I love you, Porgy, don’t ever leave me!

My Uncle Emmett

I love you, Porgy, don’t ever leave me!

 Janelle Meraz Hooper

www.JanelleMerazHooper.com

The only thing that prevented my mom and I from being homeless when I was in the third grade was the house my Uncle Emmett had purchased for my grandmother. I’m sure he never thought that his gift to his mother would result in her throwing open the doors to the whole family. But that’s just what she did. Anyone who needed a place to stay for a few days crashed at my grandmother’s. My mom and I stayed the longest. Nowadays, I read in the newspaper about families living in their cars. My mom didn’t  have a car. I don’t know what would have become of us if my grandmother hadn’t let us move in.

I didn’t have much in those days. Mom had been forced to throw away my rock and seashell collections. I had some dolls in a cardboard box at the bottom of my closet. I was up to ninety-nine of them before we had to get rid of them. Most of them were very small, not much bigger than my little finger. But one day, they were gone. I can’t remember ever asking why.

That left me with my clothes that hung in a small closet, a toothbrush in the bathroom, and a stack of library books that I was allowed to keep on the floor in the living room. That was it. And I was glad for it; I can’t remember ever complaining.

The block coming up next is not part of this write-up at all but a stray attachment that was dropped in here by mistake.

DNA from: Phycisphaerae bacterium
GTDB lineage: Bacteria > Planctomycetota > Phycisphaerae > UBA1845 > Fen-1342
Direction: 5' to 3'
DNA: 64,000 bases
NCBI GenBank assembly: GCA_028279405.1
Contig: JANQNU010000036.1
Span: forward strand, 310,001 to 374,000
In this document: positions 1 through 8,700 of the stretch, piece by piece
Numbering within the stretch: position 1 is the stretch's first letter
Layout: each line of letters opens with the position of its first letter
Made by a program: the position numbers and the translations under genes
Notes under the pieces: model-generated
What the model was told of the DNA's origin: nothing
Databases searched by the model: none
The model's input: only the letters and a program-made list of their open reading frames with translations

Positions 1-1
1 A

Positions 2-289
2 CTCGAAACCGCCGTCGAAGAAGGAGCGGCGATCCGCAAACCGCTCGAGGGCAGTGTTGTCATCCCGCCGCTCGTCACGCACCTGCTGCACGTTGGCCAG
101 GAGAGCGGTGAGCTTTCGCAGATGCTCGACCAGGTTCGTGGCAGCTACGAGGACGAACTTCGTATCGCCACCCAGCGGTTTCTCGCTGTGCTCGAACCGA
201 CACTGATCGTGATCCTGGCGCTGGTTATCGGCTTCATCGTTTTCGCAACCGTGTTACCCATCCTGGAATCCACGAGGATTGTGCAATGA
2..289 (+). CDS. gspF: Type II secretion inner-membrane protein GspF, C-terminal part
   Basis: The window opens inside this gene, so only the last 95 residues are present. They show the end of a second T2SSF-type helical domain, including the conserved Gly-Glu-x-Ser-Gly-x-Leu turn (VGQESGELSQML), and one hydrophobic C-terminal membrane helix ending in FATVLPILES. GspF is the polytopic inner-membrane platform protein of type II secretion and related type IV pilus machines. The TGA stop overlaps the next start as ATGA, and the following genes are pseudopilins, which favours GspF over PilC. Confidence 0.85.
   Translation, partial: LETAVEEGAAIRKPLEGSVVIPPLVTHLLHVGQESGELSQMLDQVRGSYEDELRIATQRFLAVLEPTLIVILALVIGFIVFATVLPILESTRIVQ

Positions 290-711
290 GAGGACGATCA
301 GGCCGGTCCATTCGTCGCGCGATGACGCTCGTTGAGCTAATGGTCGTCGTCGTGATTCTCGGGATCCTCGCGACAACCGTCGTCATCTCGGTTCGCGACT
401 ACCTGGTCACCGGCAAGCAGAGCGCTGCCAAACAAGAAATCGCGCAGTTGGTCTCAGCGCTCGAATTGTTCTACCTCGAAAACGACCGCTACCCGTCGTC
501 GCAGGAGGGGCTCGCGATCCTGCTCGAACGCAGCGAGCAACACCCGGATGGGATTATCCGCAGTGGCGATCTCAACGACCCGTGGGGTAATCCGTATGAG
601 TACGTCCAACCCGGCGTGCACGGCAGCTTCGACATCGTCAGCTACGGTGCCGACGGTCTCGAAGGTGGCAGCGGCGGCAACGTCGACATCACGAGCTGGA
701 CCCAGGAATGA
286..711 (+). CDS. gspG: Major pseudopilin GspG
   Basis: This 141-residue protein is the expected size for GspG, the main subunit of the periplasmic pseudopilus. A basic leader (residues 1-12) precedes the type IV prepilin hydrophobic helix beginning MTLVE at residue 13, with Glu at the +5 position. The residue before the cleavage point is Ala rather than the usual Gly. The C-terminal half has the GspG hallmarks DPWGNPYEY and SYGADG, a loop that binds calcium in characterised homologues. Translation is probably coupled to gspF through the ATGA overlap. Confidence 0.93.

Anyway, I didn’t need toys. I lived mostly in my head: I was going to go to Broadway and become a star. I had few talents to achieve my goal; I was a so-so actress and a worse than that dancer (much worse!). When I wasn’t planning my big career, I sat on the floor and read my library books.

My uncle Emmett, who was dean of men and a math teacher at the local college, lived with us. I never saw a lot of him; he was very busy! One day, after school, the door to his bedroom was closed but he wasn’t home. I didn’t think anything about it. I quietly went into the kitchen and grabbed a cold tortilla and settled down on the floor in the living room with my books.

That evening, my Uncle called me into his bedroom—I couldn’t remember ever being invited there before. The first thing I saw was a brand-new, shiny stereo cabinet against the wall. It was one of those that had stereo and radio in a wooden box almost the size of a coffin. That’s why my grandmother had closed his door, to protect the stereo! I stared at it with my mouth open, I’m sure. I had never been so close to something so beautiful!

But wait, there was more! My uncle picked up a stack of albums and handed them to me. I was afraid to touch them but he assured me that I was welcome to come into his room when he was gone and listen to his records whenever I wanted. I looked through the stack of albums in a daze: Porgy & Bess, South Pacific, Annie Get Your Gun, Flower Drum Song, The King and I!

I took very good care of that stereo and the albums. I always sat on the floor—never on my uncle’s furniture—and never, ever took food into his room. Not even a peeled carrot. If anyone would have asked me where heaven was, I wouldn’t have hesitated before pointing toward my uncle’s room.

I’ll never forget what he did for me. “Got no mansion, got no yacht. Still I’m happy for what I’ve got. I got the sun in the morning and the moon at night…” (from Annie Get Your Gun)

Thanks, Uncle Emmett.